Filed Under:Health Insurance, Individual Health

Mississippi commish, governor at odds over exchange

Chaney believes he has authority to press for state exchange, despite governor's stance

Mississippi Insurance Commissioner Mike Chaney says he is still working on a way to get the exchange approved. (AP Photo/Rogelio V. Solis)
Mississippi Insurance Commissioner Mike Chaney says he is still working on a way to get the exchange approved. (AP Photo/Rogelio V. Solis)

Mississippi Insurance Commissioner Mike Chaney said in an interview today that his state department and officials at the Department of Health and Human Services (HHS) are working together to figure out how to best get an exchange approved in the state despite the governor’s resistance.

Chaney spoke with HHS officials Monday after Mississippi’s exchange approval was tabled due to the fracas between the commissioner and Republican Gov. Phil Bryant.

Chaney, also a Republican elected to office, had proposed a state-run health insurance exchange and submitted it to HHS for approval, and said he still vastly prefers the state option to a federal exchange for many reasons, but that everything is still in flux. HHS also prefers the state to have a state-run facility, he said but if it does not get the conditional approval needed, the default would be a federal partnership.

Chaney said he is still working on a way to get the exchange approved and is confident that he has the authority to do so on his side, but agreed that the wildcard was Bryant’s position.

Chaney said the governor has now said he supports a free market solution, which Chaney says is the state-based exchange option more than the federal one.

Gov. Bryant has argued that Chaney doesn’t have approval to authorize an exchange, at least without legislative and gubernatorial backing, according to press reports. And he has not gotten those.

Bryant’s position appears to be from his letters to HHS, as reported, that the federal government will really be behind a state-based exchange, and end up subsuming power, something he does not want in his state.

HHS is withholding judgment publicly in the ongoing disagreement over state authorities to oversee performance of all required exchange activities.  The agency, though, has said it will continue to work with state officials as they determine how best to resolve these issues.

Bryant issued a screed against “Obamacare,” especially potential Medicaid expansion last July on his website, writing about his concern that the costs to be incurred by the state are an enormous burden on all other resources, such as those used for education, public safety and job creation. 

Bryant does want to support healthcare by putting funding toward the expansion of the University of Mississippi School of Medicine and incenting doctors who graduate to practice in the state and in its underserved areas. Bryant wants the doctors who graduate in Mississippi to remain in Mississippi and earlier this year signed a measure to increase the number of medical residency programs in the state.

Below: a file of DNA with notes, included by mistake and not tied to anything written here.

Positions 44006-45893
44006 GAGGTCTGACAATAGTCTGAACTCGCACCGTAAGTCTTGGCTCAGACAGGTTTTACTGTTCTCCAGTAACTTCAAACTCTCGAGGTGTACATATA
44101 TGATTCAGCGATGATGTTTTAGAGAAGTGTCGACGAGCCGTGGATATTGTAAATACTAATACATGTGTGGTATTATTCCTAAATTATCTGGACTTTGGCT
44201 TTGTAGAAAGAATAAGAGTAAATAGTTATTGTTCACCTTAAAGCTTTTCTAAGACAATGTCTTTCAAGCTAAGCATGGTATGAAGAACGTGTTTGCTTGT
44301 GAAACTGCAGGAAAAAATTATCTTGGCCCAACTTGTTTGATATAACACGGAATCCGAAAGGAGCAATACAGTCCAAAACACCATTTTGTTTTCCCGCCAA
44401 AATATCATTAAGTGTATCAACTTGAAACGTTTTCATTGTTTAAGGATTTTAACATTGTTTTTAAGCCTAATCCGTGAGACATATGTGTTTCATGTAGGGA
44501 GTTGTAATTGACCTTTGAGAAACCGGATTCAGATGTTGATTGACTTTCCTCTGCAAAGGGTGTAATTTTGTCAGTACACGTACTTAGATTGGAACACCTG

In late October Bryant announced that the Mississippi Development Authority will award $10 million in Community Development Block Grant funds to UMMC to aid in the expansion of its School of Medicine. “Mississippi needs more physicians, and we cannot wait any longer,” he stated at the time.

Bryant’s office did not return a call by presstime. According to his Twitter feed, Bryant was at the ground-breaking ceremony for the School of Medicine expansion. 

Chaney took office in 2008 and is heavily involved in the wind mitigation program for the Mississippi Gulf Coast region to strengthen homes against hurricane-force winds, and flood issues and homeowners' issues, and chairs the NAIC's Property and Casualty "C" Committee.

Eighteen states and the District of Columbia are hoping to run a state-run exchange in 2014. In addition to the District of Columbia, those jurisdictions are California, Colorado, Connecticut, Hawaii, Idaho, Kentucky, Maryland, Massachusetts, Minnesota, Mississippi, Nevada, New Mexico, New York, Oregon, Rhode Island, Vermont, Utah and Washington, Sara Collins and Tracy Garber of the Commonwealth Fund reported last month.

States that want to run their own exchanges were supposed to let HHS know by Dec. 14, and Mississippi had done so and was up for conditional approval with its like-minded states when the flap with the governor occurred. States have until Feb. 15, 2013 to choose a state partnership exchange.

States have more time to say whether they will run partnership exchanges. The states that appear to be planning to operate partnership exchanges are Arkansas, Delaware, Illinois, Iowa, North Carolina and West Virginia, according to Collins and Garber.

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